Health and Medical News and Resources

General interest items edited by Janice Flahiff

Is heart disease genetic destiny or lifestyle?

From a November 15, 2010 Eureka Alert

2 studies confirm a healthy lifestyle has biggest impact on cardiovascular health

CHICAGO — Is cardiovascular health in middle age and beyond a gift from your genes or is it earned by a healthy lifestyle and within your control?

Two large studies from Northwestern Medicine confirm a healthy lifestyle has the biggest impact on cardiovascular health. One study shows the majority of people who adopted healthy lifestyle behaviors in young adulthood maintained a low cardiovascular risk profile in middle age. The five most important healthy behaviors are not smoking, low or no alcohol intake, weight control, physical activity and a healthy diet. The other study shows cardiovascular health is due primarily to lifestyle factors and healthy behavior, not heredity.

The studies will be presented Nov. 15 at the American Heart Association Scientific Sessions 2010 in Chicago.

[Nice small image library for the media may be found here]

“Health behaviors can trump a lot of your genetics,” said Donald Lloyd-Jones, M.D., chair and professor of preventive medicine at Northwestern University Feinberg School of Medicine and a staff cardiologist at Northwestern Memorial Hospital. “This research shows people have control over their heart health. The earlier they start making healthy choices, the more likely they are to maintain a low-risk profile for heart disease.”…

….Why Many Healthy Young Adults Become High Risk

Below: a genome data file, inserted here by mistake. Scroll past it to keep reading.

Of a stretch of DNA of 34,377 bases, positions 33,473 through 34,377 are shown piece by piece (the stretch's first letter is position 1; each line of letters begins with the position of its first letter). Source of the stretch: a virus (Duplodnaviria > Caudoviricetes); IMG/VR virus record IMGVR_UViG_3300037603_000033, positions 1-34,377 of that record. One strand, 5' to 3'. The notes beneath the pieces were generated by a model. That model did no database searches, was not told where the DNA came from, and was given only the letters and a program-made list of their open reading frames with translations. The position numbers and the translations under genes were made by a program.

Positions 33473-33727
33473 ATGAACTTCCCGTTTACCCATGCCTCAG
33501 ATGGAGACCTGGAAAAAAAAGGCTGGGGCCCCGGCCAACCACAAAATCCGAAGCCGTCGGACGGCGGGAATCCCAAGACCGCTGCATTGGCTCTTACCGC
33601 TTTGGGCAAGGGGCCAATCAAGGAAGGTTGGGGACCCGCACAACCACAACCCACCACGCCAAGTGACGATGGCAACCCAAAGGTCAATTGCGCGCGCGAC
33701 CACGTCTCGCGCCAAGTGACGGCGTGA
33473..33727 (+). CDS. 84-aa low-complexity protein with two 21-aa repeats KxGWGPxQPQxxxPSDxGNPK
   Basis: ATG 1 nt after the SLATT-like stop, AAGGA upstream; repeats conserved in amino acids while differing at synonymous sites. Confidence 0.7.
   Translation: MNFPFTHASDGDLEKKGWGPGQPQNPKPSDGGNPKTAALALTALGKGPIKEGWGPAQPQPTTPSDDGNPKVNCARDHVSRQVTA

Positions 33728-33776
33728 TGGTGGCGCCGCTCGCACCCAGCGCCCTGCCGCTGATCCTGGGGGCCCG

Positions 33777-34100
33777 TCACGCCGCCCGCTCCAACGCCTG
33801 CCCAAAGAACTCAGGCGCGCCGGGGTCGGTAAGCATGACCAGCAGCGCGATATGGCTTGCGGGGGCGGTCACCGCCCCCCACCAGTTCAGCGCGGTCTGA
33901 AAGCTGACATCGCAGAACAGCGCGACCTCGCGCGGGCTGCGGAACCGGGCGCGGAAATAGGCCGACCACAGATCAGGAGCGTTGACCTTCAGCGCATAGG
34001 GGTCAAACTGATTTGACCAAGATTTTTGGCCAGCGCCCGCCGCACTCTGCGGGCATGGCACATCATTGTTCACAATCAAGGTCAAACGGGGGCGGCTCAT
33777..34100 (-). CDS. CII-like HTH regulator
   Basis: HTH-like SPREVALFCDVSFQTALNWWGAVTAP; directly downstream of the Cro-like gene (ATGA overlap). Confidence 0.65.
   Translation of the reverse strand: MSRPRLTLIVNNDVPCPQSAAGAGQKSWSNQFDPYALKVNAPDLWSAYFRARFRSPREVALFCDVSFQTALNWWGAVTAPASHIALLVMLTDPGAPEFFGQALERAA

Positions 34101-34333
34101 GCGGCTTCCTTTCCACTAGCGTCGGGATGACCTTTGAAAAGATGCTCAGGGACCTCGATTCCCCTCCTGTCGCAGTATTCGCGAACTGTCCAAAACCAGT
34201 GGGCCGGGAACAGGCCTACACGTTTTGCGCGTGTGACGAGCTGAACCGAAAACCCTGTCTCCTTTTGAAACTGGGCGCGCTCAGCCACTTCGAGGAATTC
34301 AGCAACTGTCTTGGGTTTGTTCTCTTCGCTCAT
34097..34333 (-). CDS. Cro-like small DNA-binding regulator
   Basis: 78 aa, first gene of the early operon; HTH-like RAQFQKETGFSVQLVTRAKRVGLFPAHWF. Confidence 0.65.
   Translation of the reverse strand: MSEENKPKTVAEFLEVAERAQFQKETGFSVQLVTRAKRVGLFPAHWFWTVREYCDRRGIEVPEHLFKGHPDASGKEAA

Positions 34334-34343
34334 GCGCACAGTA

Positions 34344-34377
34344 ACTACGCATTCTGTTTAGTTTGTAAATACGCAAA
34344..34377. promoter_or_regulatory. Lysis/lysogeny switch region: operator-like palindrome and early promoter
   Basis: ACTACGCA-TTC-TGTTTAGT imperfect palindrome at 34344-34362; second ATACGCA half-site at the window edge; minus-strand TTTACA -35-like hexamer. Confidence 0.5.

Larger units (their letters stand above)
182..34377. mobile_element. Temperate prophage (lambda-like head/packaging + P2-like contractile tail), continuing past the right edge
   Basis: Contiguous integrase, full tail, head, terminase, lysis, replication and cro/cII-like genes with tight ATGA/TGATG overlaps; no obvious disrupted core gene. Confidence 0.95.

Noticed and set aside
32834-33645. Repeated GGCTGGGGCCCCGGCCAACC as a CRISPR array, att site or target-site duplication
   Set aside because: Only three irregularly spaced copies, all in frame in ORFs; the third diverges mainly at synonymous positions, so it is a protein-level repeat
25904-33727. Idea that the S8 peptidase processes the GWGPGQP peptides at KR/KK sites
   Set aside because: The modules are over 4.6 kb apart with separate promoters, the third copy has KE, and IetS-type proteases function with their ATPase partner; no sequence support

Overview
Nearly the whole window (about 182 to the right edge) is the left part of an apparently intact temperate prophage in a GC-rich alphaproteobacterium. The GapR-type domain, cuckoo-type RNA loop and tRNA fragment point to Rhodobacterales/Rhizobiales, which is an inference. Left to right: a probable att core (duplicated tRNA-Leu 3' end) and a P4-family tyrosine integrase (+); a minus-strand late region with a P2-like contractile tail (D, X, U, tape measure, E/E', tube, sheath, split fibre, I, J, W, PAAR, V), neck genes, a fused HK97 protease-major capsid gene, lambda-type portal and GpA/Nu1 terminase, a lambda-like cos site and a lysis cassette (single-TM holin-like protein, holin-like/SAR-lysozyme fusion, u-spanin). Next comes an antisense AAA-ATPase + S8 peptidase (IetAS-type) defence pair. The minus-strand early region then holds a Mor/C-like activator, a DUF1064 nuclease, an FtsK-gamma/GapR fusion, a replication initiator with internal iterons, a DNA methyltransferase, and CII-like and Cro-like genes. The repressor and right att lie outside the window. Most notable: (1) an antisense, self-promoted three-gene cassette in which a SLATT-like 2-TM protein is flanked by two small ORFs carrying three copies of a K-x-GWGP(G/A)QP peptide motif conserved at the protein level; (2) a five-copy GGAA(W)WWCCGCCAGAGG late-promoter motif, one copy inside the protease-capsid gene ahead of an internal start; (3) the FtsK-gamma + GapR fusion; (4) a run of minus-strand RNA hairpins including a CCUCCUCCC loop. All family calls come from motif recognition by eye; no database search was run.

The first Northwestern Medicine study investigated why most young adults, who have a low-risk profile for heart disease, often tip into the high-risk category by middle age with high blood pressure, high cholesterol and excess weight.

The unhealthy shift is the result of lifestyle, the study found. More than half of the young adults who followed the five healthy lifestyle factors for 20 years were able to maintain their low-risk profile for heart disease though middle age. (The five healthy lifestyle factors are not smoking, low or no alcohol intake, weight control, physical activity and a healthy diet.)….

….Both Northwestern Medicine studies build on previous research from the department of preventive medicine that has provided the core for the national definition of cardiovascular health over the past decade, noted Lloyd-Jones.

“We really need to encourage individuals to improve their behavior and lifestyle and create a public health environment so people can make healthy choices,” Lloyd-Jones said. “We need to make it possible for people to walk more and safely in their neighborhoods and buy fresh affordable fruit and vegetables in the local grocery store. We need physical activity back in schools, widely applied indoor smoking bans and reduced sodium content in the processed foods we eat. We also need to educate people to reduce their calorie intake. It’s a partnership between individuals making behavior changes but also public health changes that will improve the environment and allow people to make those healthy choices.”

Related Web sites

 

November 16, 2010 - Posted by | Consumer Health, Health News Items | ,

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